The ticket had been kept in the pages of a book on the shelf at a family home in Co Clare until they brought it in to local auctioneer Aidan Foley recently.
On the morning of Nov 21, 1920, IRA gunmen murdered 14 British intelligence agents and other members of the Crown forces in Dublin. That afternoon, police and soldiers turned up to the match between Tipperary and Dublin and 15 people were shot dead, including Tipperary fullback Michael Hogan, a woman and two boys.
The auction of the match ticket had bidders on the telephone as well as an internet audience, with bidding opening at €3,000 starting on the lot just after lunchtime. Just over two minutes later, the bidding was over and the hammer fell at a price of €5,400.
With auctioneers’ fees also payable, the cost rose to €6,500 but a spokesperson at The Auction Rooms in Sixmilebridge said the winning bidder was delighted with his purchase.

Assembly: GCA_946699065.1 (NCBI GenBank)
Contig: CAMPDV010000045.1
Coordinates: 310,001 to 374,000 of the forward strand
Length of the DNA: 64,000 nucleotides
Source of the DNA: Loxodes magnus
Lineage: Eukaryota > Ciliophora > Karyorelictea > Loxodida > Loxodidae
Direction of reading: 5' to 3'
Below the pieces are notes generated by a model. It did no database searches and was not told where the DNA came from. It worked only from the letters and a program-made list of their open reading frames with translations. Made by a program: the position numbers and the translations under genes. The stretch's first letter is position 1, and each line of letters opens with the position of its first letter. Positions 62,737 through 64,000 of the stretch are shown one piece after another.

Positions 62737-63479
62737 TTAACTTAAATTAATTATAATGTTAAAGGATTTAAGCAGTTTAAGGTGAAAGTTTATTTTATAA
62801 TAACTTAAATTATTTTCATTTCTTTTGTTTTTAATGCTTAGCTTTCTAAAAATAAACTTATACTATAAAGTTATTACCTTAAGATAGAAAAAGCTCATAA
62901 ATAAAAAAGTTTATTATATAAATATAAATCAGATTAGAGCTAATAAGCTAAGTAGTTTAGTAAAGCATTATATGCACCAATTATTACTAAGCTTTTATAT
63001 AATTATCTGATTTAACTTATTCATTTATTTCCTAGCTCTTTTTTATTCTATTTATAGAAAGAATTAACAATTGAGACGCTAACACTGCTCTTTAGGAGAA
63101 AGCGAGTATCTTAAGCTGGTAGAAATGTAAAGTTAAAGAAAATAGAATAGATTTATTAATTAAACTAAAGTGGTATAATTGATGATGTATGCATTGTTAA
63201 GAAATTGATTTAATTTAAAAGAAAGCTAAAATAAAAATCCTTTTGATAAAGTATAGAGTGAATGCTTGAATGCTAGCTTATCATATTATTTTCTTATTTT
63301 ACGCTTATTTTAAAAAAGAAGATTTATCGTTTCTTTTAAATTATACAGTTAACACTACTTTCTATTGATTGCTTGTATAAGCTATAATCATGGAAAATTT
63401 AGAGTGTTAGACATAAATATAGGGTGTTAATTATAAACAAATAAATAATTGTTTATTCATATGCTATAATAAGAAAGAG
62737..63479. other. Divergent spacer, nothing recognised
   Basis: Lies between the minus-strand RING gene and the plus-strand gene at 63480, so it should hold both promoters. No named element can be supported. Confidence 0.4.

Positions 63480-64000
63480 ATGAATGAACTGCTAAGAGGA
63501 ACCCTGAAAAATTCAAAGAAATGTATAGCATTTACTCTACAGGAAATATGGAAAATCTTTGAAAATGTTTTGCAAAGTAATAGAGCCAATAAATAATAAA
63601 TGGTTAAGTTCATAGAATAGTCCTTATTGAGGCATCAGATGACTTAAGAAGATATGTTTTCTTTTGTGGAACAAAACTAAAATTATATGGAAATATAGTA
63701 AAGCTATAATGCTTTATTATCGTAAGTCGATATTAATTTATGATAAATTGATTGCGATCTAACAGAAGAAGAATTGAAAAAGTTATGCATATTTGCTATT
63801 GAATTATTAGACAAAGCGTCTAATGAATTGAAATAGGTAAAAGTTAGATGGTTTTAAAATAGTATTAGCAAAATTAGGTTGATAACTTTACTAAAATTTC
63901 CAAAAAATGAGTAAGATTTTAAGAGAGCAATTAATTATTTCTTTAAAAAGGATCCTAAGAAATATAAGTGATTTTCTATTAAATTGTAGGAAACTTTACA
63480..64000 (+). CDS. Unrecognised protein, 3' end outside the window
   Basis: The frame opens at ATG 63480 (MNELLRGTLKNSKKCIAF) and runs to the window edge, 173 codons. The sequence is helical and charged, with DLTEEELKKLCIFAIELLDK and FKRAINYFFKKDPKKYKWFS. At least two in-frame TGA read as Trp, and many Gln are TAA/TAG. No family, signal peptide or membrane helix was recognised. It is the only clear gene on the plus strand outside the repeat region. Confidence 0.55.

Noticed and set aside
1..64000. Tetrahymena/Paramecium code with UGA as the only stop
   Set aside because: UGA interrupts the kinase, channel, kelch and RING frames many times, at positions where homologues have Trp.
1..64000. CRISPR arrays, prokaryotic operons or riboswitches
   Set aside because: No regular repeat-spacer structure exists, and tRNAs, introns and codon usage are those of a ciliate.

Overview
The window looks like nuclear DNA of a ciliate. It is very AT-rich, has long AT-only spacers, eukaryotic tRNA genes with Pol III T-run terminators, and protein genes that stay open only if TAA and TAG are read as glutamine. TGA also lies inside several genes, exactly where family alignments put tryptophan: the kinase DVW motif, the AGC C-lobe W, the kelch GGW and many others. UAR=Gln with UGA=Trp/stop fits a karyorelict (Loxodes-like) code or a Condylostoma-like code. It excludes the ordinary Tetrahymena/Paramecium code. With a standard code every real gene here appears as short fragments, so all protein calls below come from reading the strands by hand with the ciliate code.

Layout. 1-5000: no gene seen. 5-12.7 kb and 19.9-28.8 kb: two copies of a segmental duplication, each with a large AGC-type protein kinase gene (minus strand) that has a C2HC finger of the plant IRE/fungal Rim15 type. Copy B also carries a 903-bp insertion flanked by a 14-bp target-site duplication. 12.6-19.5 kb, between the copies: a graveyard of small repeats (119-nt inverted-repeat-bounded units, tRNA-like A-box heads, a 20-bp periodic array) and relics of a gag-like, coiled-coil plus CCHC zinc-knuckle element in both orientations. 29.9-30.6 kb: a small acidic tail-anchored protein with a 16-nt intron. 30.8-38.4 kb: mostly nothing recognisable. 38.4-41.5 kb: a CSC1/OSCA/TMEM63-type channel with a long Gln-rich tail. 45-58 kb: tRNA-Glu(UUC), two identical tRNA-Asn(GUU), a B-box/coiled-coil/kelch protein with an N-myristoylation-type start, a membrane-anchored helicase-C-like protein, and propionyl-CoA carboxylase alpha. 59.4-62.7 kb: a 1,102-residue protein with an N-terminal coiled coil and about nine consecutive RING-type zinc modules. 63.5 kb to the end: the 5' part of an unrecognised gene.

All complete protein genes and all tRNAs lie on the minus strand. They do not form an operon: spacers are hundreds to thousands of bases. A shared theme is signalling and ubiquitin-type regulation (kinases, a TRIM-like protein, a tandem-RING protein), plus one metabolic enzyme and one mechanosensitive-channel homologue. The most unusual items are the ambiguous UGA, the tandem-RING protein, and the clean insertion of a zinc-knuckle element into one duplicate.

The sale is the second of a Bloody Sunday ticket at auction in recent years, but the price fell well below the upper estimate of €7,000 in Mr Foley’s auction catalogue. In March 2007, a month after the controversial hosting of the England rugby team and the playing of “God Save the Queen” at Croke Park, another ticket from the fateful game fetched €7,500 at a Dublin auction house.
The significance of Bloody Sunday was marked by the visit of Queen Elizabeth II of England to Croke Park during her first trip to Ireland last May. The events that disrupted the match at Croke Park on Nov 21, 1920 marked a turning point in the War of Independence, with the subsequent rise in support for the Republican movement bringing about a truce in 1921.